Yes I was somewhat vague. What I meant is primarily pacing. Much of the output of the new german school seems to me appallingly terrible in its pacing. I admit I am not very experience with opera but I find there are some monstrosities in the genre of programmatic instrumental music. I find that many programmatic composers mistaking linguistic narrative pacing with musical pacing as well as passages that serve a narrative role but are musically very out of place. Let me give you an example. The Dies Irae in Symphonie Fantastique makes absolutely no sense in the music except for its narrative benefit with its historical association. I also find in some tone poems of Strauss, passages that seem very out of place musically but serve a narrative role via lietmotif. This isn't to say that programmatic elements can't make sense. For example, Beethoven's bird calls in his pastoral symphony feel so natural to the music, since by way of proper pacing the music has led to that exposed open section. I find this culminating in much of Wagner's music. He might introduce an intense passage with a leitmotif that the narrative demanded but musically it feels out of place. Yes, I recognize that he is a master of his handling of motivic material. However it seems that the logic of the music takes a backseat to the narrative.
The idea of musical form as generated by an extramusical idea or expressive narrative is essentially Romantic (though not without precedent), and Beethoven bears much of the responsibility for its ascendance. You can bet that the opening movement of the "Eroica" was not readily grasped as a form by its early hearers, and they were right in sensing a difference between its dramatic narrativity, which would have sounded to them like an excess of fancy, and the tight, balanced, easily perceptible Classical structures of Haydn. Wagner reasonably (from his Romantic perspective) saw this radical aspect of Beethoven - his sense of musical drama and the theoretically limitless expansion of form it suggested - as pointing toward actual drama on the stage, to be conveyed through music of symphonic scope.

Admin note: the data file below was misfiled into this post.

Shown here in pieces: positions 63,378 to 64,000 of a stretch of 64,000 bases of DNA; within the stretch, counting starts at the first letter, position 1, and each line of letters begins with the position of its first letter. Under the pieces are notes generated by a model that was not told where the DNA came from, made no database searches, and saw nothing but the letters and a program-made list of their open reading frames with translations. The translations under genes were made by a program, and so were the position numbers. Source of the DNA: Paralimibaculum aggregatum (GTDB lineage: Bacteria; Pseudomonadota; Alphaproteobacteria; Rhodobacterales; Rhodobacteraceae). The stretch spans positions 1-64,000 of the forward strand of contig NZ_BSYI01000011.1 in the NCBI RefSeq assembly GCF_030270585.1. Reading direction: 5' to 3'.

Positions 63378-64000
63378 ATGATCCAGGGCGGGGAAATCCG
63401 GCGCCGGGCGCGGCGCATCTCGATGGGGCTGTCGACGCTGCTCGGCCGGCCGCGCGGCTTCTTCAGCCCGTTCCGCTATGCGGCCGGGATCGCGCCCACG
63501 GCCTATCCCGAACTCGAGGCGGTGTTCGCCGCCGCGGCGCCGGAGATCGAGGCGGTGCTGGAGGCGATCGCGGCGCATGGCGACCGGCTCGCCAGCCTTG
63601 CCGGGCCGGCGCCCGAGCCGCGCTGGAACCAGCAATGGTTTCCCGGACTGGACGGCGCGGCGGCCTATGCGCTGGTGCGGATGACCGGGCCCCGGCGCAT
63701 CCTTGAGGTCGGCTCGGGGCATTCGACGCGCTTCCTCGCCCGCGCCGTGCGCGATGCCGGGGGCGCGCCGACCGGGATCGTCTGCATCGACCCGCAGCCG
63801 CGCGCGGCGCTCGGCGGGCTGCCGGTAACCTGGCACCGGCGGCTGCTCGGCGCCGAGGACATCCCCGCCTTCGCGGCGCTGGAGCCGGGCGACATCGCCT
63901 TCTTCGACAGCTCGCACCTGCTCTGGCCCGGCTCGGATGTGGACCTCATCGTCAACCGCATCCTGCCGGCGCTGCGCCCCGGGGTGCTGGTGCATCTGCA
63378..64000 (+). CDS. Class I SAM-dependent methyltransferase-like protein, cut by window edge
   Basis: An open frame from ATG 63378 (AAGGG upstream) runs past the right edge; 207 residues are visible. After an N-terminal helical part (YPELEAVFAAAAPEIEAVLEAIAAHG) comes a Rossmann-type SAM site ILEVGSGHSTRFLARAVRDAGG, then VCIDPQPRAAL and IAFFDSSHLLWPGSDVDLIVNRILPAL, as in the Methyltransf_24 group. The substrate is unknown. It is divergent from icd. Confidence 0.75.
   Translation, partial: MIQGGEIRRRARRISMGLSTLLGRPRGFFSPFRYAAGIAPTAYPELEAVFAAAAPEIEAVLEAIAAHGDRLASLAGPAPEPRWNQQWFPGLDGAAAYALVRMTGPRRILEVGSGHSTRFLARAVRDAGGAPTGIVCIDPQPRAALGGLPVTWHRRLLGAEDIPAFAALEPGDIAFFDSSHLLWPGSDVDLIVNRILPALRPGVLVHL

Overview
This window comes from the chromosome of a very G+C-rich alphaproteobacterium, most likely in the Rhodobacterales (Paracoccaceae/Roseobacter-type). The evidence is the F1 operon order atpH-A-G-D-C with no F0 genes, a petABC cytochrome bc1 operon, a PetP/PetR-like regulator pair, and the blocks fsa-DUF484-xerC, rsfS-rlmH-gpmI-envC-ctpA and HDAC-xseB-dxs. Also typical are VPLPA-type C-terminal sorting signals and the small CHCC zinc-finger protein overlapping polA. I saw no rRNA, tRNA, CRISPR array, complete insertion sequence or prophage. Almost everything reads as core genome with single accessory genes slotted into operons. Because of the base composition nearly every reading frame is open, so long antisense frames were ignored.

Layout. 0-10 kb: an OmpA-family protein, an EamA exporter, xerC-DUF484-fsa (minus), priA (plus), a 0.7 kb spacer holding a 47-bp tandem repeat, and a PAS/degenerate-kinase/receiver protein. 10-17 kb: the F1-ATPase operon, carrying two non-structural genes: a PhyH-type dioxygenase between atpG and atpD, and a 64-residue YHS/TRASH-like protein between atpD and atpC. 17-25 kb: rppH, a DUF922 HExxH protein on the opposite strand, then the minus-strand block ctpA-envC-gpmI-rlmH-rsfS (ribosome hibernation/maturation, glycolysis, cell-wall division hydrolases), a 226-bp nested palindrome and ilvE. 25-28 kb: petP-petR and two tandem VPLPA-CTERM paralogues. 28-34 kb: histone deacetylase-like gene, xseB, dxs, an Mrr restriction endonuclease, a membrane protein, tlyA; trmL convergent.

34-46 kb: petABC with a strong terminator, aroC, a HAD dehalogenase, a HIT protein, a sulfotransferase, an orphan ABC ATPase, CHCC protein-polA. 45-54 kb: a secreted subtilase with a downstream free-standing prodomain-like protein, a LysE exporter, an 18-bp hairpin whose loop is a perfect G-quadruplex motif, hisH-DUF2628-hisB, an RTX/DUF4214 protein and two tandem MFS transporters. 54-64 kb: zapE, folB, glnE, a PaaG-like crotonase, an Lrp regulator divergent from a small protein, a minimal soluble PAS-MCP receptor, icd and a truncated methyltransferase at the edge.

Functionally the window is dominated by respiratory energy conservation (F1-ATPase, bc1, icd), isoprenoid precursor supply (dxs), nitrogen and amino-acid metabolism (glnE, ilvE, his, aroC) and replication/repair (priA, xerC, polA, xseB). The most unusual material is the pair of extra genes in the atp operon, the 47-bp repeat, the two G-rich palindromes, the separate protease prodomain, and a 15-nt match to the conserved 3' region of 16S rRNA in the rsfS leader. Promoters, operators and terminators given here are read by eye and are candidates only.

It isn't quite right to say that the logic of Wagner's operatic music takes a backseat to narrative, since dramatic narrative, in many instances, provides the logic: dramatic expression is what the music is,
and it makes no sense to look for "purely musical" justification for what is an essentially a dramatic idea. Wagner, however, had an uncanny skill at developing his motivic material and integrating it with carefully plotted key relationships to create a psychological progression, an arc of feeling, a structure with direction and coherence meant to be felt rather than grasped intellectually. It's been remarked that his music, by subjugating form to expression, breaks down the aesthetic distance, the mental "proscenium," which mediated between the composer's art and the listener's perception, and which had characterized the experience of music up until then. And yet, closer examination reveals a surprising quantity of traditionally balanced musical forms embedded in his huge structures, forms which are simply prevented from imposing themselves on our intellects by means of clever interlockings and harmonic deceptions.
I'll also remark that Berlioz's idee fixe
barely encroaches on the musical and dramatic elaboration of the Wagnerian leitmotiv.
Wagner disliked the term "leitmotiv," preferring the term grundthema
(roughly and clumsily, "theme which is the basis") which better describes the musical function of his motifs. His practice of thematic transformation, his ability to get seemingly limitless mileage out of simple materials, has no more potent ancestor than Beethoven's fifth symphony.
Wagner was aware of the dangers posed by the attempt to apply some of his dramatic effects to abstract instrumental music, noting that "for the symphony one proceeds very differently," and he mused in a letter to Liszt about a concept of symphonic writing based on thematic metamorphosis. That sounds a bit like Sibelius, but we can see the principle at work in some of his orchestral passages. Too bad he didn't live long enough to get around to those symphonies.